U.S. Could Make Google, Facebook Pay For News
A new law down under could end up changing the relationship between social media sites and the news media forever. A new law in Australia now requires Facebook and Google to pay for original content, including news. And now, according to CBS2, the Senate here in the United States is looking to a similar plan.
On Tuesday, Facebook reached a deal to pay Rupert Murdoch's News Corp for journalism content posted on their site. CBS2 reports that the deal comes several weeks after Australia passed a new law allowing news providers to negotiate the price platforms pay to link their content into their news feeds and search results. As you may imagine, Facebook originally opposed the idea. It shut down news service in Australia. Google threatened to do the same thing. Now, both companies have agreed to pay major Australian publishers for news content.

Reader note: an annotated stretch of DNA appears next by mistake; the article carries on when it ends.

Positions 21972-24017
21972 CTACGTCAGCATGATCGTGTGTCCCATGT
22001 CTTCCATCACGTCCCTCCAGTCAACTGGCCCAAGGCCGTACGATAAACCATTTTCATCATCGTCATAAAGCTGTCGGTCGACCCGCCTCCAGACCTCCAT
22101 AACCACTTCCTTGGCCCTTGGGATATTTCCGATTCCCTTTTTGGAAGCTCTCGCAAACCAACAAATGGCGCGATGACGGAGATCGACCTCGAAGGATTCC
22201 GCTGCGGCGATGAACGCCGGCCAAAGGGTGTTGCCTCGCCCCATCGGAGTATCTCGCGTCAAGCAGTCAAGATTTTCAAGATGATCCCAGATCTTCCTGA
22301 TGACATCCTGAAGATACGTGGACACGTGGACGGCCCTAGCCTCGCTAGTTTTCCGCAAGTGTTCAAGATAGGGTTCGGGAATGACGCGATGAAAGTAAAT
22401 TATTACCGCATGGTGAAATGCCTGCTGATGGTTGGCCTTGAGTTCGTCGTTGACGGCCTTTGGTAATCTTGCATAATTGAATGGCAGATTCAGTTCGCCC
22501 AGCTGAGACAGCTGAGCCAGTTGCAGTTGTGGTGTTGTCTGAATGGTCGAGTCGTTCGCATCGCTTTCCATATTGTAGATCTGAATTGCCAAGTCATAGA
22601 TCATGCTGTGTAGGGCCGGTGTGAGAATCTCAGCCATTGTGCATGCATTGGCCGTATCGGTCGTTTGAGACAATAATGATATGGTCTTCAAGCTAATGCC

CBS2 points out that the victory in Australia is being felt around the world. Here in the U.S., a bipartisan group of lawmakers reintroduced legislation that would allow news agencies to band together and demand payment for their content shared online. Lawmakers say that the legislation is needed as a way of leveling the playing field, and giving media outlets a fighting chance against tech giants.
Republicans are getting on board. After all, they've been claiming that conservative voices are being silenced on sites like Facebook and Google. GOP lawmakers say this type of bill could help "dethrone the digital kings."